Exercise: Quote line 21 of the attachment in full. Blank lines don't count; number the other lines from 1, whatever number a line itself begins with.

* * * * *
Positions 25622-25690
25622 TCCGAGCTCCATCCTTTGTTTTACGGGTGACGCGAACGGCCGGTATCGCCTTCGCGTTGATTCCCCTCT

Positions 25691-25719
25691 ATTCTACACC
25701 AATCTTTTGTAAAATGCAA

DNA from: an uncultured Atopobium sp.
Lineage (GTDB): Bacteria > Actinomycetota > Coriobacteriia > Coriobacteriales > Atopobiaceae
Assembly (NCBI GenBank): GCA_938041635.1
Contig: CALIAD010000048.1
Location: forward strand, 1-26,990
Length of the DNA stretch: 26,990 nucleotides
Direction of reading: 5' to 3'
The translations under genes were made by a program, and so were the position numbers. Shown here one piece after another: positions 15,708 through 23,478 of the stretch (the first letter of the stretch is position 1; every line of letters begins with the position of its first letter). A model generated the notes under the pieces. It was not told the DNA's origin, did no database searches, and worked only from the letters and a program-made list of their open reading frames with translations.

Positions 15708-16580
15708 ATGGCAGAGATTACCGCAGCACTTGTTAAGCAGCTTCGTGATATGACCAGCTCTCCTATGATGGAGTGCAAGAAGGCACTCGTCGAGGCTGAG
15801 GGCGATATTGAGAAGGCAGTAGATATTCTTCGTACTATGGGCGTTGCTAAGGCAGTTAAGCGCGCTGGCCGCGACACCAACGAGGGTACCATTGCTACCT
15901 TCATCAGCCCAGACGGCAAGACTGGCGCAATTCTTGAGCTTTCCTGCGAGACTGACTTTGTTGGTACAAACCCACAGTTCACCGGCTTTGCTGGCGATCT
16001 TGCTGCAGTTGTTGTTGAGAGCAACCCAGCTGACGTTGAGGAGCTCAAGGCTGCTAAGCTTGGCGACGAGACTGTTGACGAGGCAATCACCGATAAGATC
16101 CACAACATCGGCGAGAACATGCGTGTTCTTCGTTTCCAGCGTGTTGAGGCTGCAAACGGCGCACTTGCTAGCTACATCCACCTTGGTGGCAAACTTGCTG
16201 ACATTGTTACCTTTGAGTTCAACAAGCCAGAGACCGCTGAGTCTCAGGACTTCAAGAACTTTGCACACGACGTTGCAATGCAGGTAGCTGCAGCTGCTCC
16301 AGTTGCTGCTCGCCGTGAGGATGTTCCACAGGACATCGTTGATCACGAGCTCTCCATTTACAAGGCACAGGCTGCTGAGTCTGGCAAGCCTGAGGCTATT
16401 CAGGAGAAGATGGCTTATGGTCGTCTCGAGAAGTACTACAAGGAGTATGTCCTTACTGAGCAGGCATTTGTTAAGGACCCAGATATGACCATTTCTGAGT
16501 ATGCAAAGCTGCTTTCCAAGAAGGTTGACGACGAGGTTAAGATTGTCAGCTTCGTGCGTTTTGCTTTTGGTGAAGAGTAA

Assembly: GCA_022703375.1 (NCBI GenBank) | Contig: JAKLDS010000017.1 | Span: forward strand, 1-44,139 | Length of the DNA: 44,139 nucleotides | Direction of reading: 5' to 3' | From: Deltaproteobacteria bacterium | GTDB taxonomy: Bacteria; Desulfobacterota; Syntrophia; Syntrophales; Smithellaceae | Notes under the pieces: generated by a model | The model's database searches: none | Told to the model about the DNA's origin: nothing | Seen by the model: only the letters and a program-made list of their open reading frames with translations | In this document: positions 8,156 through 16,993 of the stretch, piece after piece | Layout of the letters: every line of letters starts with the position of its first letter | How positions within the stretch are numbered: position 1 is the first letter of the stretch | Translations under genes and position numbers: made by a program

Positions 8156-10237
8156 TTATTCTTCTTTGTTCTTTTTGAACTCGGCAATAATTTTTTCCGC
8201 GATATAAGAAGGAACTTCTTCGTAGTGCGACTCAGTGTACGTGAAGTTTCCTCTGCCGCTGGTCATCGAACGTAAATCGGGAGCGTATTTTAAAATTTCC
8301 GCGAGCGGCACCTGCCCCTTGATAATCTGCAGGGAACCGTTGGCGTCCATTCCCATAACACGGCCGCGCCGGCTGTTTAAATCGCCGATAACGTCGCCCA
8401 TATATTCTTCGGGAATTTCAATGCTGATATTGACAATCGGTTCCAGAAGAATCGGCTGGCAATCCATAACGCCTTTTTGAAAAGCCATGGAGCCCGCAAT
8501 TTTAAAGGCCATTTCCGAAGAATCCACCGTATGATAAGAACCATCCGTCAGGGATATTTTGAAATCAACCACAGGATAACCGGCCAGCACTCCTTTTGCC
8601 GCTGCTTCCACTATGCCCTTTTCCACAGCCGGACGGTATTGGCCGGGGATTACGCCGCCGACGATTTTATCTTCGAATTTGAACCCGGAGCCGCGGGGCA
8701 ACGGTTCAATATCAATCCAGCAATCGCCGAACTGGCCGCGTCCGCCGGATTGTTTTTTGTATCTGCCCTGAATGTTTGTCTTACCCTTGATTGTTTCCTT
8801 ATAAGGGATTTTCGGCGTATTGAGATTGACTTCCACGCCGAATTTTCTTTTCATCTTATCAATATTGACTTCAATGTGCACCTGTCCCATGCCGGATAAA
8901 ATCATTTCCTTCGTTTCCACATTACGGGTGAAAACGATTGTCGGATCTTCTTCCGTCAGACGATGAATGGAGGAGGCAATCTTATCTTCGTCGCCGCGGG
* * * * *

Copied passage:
16301 AGTTGCTGCTCGCCGTGAGGATGTTCCACAGGACATCGTTGATCACGAGCTCTCCATTTACAAGGCACAGGCTGCTGAGTCTGGCAAGCCTGAGGCTATT